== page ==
Bologna: Italy's overlooked jewel

by Rebecca.Burgess

Known as Red Bologna for its revolutionary past, and famed as the gastronomic centre of Italy, the ancient capital of the Emilia-Romagna region gives Florence a run for its money

The romantic, opulent and buzzing city of Bologna knocks the socks of Florence as a weekend destination. Known as Bologna la grassa (the fat), la rossa (the red) and la dotta (the learned), it’s home to the finest food in Italy, a revolutionary past and the oldest university in Europe. And as a short break destination, it’s the perfect place to leave the car behind and walk. After flying the two hours from the UK into Guglielmo Marconi Airport. four kilometres out of the city, the rest of your stay can be spent on foot amid spectacular architecture and under the porticos.

While modern-day Bologna, the capital of the Emilia-Romagna region, is now home to a wealth of boutiques for the wealthy, its population of students and communist past keep its feet firmly on the ground. It has been known as the Communist Party’s stronghold and spiritual home since the Second World War and, if you speak Italian, the gentlemen who gather in the city centre are only too happy to debate politics.

The magic of spending 48 hours in Bologna is its compact centre, which is self-contained and bursting with enough variety to keep you entertained. At the centre are the city’s Two Towers – Due Torre – which preside over the main street, Ugo Bassi. To start your day with a spot of exercise, it’s worth climbing the winding, wooden 498 steps of the tallest, the Asinelli Tower, for spectacular views from its 98m-high summit. But be warned - if you are a student and haven’t graduated yet it’s bad luck to climb the tower until you have.

Exercise over, head down the road to Piazza Maggiore, the soul of the city and a vast square bordered by the main church San Petronio, the town hall, museums, city clock, tourist information centre, bars and ice-cream parlours. It’s the place where everyone meets, chats, discusses politics, passes on news or simply goes to be seen. There’s often open-air music, films or exhibitions hosted here and an amazing firework display on New Year’s Eve.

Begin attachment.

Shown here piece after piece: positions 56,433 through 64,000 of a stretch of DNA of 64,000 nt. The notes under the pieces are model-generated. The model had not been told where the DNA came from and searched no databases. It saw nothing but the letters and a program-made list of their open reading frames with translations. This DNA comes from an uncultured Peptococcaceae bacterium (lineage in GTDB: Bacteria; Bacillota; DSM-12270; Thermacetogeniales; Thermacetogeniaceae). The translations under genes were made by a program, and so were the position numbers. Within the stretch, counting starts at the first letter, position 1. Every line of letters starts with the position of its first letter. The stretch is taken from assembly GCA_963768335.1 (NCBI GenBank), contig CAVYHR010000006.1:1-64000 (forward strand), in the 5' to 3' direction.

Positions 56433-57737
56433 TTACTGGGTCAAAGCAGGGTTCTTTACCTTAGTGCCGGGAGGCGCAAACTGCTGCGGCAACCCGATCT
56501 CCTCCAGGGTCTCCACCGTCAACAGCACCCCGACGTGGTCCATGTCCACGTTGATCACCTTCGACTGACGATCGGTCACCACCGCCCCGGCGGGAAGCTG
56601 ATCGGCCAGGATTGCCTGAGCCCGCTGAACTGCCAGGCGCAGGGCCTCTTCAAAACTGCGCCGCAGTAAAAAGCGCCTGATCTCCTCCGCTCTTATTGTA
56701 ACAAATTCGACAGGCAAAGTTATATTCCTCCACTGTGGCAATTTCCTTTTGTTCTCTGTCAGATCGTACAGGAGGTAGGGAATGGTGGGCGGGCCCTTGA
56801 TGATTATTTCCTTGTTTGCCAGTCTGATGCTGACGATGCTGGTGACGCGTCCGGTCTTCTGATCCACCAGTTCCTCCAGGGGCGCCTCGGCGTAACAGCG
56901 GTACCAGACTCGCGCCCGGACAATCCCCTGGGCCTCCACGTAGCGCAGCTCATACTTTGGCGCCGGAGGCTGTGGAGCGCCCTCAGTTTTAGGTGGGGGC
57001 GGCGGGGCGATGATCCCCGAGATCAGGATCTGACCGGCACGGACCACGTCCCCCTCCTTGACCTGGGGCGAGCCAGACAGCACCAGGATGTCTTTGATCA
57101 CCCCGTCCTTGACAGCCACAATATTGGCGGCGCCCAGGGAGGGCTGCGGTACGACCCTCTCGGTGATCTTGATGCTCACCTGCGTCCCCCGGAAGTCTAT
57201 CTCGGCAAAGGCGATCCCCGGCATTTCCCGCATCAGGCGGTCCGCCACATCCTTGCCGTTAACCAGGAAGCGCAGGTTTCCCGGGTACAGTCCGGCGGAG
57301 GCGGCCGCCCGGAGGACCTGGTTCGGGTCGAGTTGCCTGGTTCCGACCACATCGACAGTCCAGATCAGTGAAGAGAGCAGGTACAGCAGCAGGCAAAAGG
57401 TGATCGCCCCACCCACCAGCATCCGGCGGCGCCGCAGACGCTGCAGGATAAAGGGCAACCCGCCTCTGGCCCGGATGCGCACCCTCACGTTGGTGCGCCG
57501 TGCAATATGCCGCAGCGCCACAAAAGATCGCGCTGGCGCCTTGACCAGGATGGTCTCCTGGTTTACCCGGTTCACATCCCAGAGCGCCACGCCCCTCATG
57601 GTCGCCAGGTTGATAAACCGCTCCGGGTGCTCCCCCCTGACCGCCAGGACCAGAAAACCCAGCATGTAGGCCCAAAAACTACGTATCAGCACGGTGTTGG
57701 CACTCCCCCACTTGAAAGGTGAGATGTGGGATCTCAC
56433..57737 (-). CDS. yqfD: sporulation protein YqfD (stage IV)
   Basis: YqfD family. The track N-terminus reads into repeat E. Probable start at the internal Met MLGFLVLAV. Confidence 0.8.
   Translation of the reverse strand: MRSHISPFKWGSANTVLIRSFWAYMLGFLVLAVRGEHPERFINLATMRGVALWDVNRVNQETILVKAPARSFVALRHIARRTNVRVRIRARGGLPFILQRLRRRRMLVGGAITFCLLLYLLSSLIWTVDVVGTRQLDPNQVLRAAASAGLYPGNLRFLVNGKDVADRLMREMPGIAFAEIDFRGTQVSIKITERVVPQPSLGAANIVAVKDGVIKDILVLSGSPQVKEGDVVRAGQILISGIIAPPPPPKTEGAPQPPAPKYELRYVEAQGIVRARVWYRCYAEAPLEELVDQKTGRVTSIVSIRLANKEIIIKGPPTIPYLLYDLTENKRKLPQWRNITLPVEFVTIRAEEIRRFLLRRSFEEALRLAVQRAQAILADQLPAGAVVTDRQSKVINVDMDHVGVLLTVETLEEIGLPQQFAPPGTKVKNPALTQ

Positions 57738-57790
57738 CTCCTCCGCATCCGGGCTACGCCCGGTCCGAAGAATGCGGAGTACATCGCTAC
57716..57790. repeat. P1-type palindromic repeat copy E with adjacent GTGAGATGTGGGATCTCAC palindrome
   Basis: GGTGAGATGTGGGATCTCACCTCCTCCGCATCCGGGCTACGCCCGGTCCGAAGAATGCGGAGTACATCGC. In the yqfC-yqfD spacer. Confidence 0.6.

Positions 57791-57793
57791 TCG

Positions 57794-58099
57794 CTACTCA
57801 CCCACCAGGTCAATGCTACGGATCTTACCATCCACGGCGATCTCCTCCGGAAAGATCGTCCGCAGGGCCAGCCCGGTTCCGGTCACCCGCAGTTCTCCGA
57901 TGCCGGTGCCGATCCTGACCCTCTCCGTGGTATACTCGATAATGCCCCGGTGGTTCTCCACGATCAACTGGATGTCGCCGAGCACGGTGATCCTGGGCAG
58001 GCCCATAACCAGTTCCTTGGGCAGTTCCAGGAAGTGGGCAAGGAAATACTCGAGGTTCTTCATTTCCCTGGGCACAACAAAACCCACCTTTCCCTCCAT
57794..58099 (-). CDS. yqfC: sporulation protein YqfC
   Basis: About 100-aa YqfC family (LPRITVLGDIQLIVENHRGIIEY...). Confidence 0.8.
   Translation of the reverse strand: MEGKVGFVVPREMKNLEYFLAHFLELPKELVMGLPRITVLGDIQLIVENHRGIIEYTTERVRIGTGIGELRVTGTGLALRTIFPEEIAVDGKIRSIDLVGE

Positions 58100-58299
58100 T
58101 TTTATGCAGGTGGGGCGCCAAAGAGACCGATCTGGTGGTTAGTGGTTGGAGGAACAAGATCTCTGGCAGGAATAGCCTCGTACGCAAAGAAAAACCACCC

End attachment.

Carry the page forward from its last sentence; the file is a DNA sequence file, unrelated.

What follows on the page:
When it's time for lunch, head to the east at the Pavaglione to discover a series of streets stuffed with mouth-watering shops selling wine, cheese, ravioli and dolce. The most famous is Tamburini, in Via Caprarie. The cuisine is the icing on the cake of Bologna – it’s a city that is passionate about its food and it’s difficult to eat badly here.

Bologna is also home to the national ‘Home Food’ movement, which promotes traditional Italian cooking in Italian homes. I ate the finest lasagne of my life in the chic Bologna apartment of Ronnie, the only Cesarina (empress) allowed to cook the dish in the movement. And her lasagne is a work of art, with no less than 12 layers of hand-rolled sheets of pasta and ragu made with five types of meat ground together three times.

Having indulged in Bologna’s cuisine, you may then want to soak up its style and fashion. Just beyond Piazza Maggiore is a shopping quadrant with Gucci, Tod’s, Louis Vuitton, Cartier, La Perla, Versace and Armani - and price tags to match. Dressing is a serious business for the population of Bologna, particularly on a Sunday, when couples and families literally go 'on parade’. And there’s still a fair smattering of fur coats to be seen.

The shops along Via Indipendenza, the road linking Piazza Maggiore to the station, are much more home grown and affordable - it’s a bustling street and well worth exploring. At the far end you find the railway station, a historical building and the gateway to days out to Florence, Modena, Ferrara or the sea at Rimini.

Younger visitors may find the university district in Via Zamboni more vibrant, with its 10,000 Italian and foreign students, and a collection of bars, cafes, bookshops and the Teatro Communale. And just in case city life gets too much, Giardini Margherita offers a 55-hectare haven of green open space with lakes, particularly in July and August when the city gets hot. In fact many Bolognese head off to the mountains and seaside in August, leaving the city rather like a ghost town. However, the hot summers also bring festivals, music concerts and parties in the surrounding hills.

On a balmier day, one popular excursion beyond the city’s walls is to follow the 666 arches that wind up the hill to the sanctuary of San Luca. The reward is amazing views and some of the best pizzas in Italy. Wherever you walk, it’s hard to put a foot wrong in Bologna, which is why it’s the perfect destination for a short break, when you just want to walk, see, taste and experience a city without slaving over a guidebook.


Getting there
There are a number of direct flights (approx two hours) to Bologna International airport, which is 6km out of the city centre. Airlines include British Airways from London Gatwick and Ryanair from London Stansted, Birmingham, Edinburgh and Dublin. Catch a bus from the front of the airport or take a taxi to the city centre.
Where to eat
Bitone: Michelin-starred favourite with locals, serving traditional Bolognese cuisine. (Via Emilia Levante 111)
La Ghislera: cosy, family-run and specializing in traditional Bolognese cuisine. (Via Zanardi, 464/a)